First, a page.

Good News for a Deal?

A Washington Post article late last week detailed a number of current Republican members of Congress or Congressional candidates who are foregoing the "no new taxes" pledge circulated by Americans for Tax Reform. Signs that the seemingly ubiquitous pledge is fading in popularity are good for the purpose of getting a deal on deficit reduction that tackles all parts of the budget. Here's one example of a House candidate eschewing the pledge:

The Wrong Fight on Taxes

The Hill has an article today detailing infighting within the Democrats over what to do with the 2001/2003 tax cuts. The position expressed by President Obama and many Democrats for years has been to extend the tax cuts only for people making less than $250,000, but a growing contingent seems to favor upping that threshold to $1 million, including House Minority Leader Nancy Pelosi (D-CA).

How to Make a Deal, Tax Reform Edition

In a blog post cross-posted at Tax Policy Center and Forbes, Howard Gleckman summarizes a talk that American Action Forum president and former CBO di

Tax Policy Center Event Discusses Taxes on the Financial Sector

When discussing new types of revenue or tax structures for the federal government to consider the other month, we touched on financial sector taxes as one of those options. The idea has caught on in Europe, with many countries and the European Commission proposing taxes of these sorts, although UK Prime Minister David Cameron has opposed it over concerns about its effect on growth.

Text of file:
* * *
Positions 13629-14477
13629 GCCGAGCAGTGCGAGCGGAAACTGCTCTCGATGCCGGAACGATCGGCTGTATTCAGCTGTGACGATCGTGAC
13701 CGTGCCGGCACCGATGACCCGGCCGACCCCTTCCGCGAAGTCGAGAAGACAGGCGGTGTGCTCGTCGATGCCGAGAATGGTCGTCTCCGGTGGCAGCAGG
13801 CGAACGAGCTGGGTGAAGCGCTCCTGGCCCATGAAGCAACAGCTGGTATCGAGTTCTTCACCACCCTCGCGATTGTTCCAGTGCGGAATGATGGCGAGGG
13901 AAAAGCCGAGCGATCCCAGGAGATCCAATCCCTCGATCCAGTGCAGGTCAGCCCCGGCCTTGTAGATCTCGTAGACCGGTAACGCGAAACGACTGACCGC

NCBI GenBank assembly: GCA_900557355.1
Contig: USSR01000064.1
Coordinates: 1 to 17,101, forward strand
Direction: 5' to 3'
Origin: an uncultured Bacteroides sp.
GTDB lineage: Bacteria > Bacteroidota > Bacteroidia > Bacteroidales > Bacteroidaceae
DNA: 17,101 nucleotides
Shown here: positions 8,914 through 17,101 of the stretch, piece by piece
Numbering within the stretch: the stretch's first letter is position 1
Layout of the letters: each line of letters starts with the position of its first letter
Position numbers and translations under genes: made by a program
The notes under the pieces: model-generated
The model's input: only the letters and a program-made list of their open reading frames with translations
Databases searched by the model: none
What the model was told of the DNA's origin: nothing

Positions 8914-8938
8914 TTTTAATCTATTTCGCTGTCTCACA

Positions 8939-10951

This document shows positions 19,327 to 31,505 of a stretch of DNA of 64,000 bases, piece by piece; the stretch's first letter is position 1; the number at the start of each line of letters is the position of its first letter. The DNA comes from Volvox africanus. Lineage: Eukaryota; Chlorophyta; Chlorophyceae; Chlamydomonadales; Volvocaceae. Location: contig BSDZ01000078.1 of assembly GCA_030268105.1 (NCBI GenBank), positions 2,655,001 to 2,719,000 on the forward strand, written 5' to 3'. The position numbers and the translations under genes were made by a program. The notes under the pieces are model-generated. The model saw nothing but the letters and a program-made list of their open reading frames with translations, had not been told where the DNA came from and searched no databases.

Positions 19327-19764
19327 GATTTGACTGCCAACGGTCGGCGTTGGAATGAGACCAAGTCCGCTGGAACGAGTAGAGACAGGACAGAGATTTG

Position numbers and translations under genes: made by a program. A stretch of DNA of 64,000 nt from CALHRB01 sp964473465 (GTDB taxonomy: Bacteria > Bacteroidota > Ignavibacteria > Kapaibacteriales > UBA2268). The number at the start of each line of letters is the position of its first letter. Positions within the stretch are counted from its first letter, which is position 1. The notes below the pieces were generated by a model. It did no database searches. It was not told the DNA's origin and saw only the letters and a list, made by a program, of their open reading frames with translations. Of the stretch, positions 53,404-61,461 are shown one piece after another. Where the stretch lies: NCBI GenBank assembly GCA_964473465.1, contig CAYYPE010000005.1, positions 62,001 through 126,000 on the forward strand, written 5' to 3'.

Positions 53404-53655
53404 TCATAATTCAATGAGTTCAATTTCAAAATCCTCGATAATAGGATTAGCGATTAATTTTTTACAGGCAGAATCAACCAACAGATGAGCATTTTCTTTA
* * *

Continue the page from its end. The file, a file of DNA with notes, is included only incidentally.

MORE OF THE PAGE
House GOP Floats 2-Stage Process for Tax Reform

Via the Washington Post, it seems that the House majority is looking at creating a fast track procedure for passing tax reform in 2013. This will enable a tax reform bill to be passed by an up-or-down vote with no amendments once it is formulated. 

Both Sides of "Taxmaggedon"

Former Sen. Judd Gregg (R-NH) weighs in on the impact of "taxmaggedon" in The Hill today. While the tax increases would likely lead to more revenue, he said, the sudden rise of the payroll tax, expiration of the 2001/2003 tax cuts, and other tax increases could have a devastating impact on a still weak economy. Gregg explains:

The Temporary Budget

Over at Wonkblog, Sarah Kliff points out that the Affordable Care Act (ACA) may contain a new "doc fix" -- only this time in Medicaid. The current "doc fix" in Medicare cancels out huge scheduled physician payment cuts as required under law by the Sustainable Growth Rate (SGR) formula. Since it is very expensive to override the SGR permanently (about $300 billion over ten years), Congress usually just enacts temporary extensions.

How Might the Fiscal Cliff Play Out?

This week’s The Economist offers another analysis of the end-of-year fiscal cliff of tax increases and spending cuts that the United States faces under current law. The article also explores how "the election will determine whether a nasty dose of austerity can be avoided."

Brookings Institution Comments on Tax Reform

As the topic of tax reform will be heating up this year, five analysts from the Brookings Institution's Hamilton Project have released a paper called "A Dozen Economic Facts About Tax Reform." It is certainly a useful primer on how the tax system has changed over time and the promise and difficulties involved in changing it.

Those dozen facts are:

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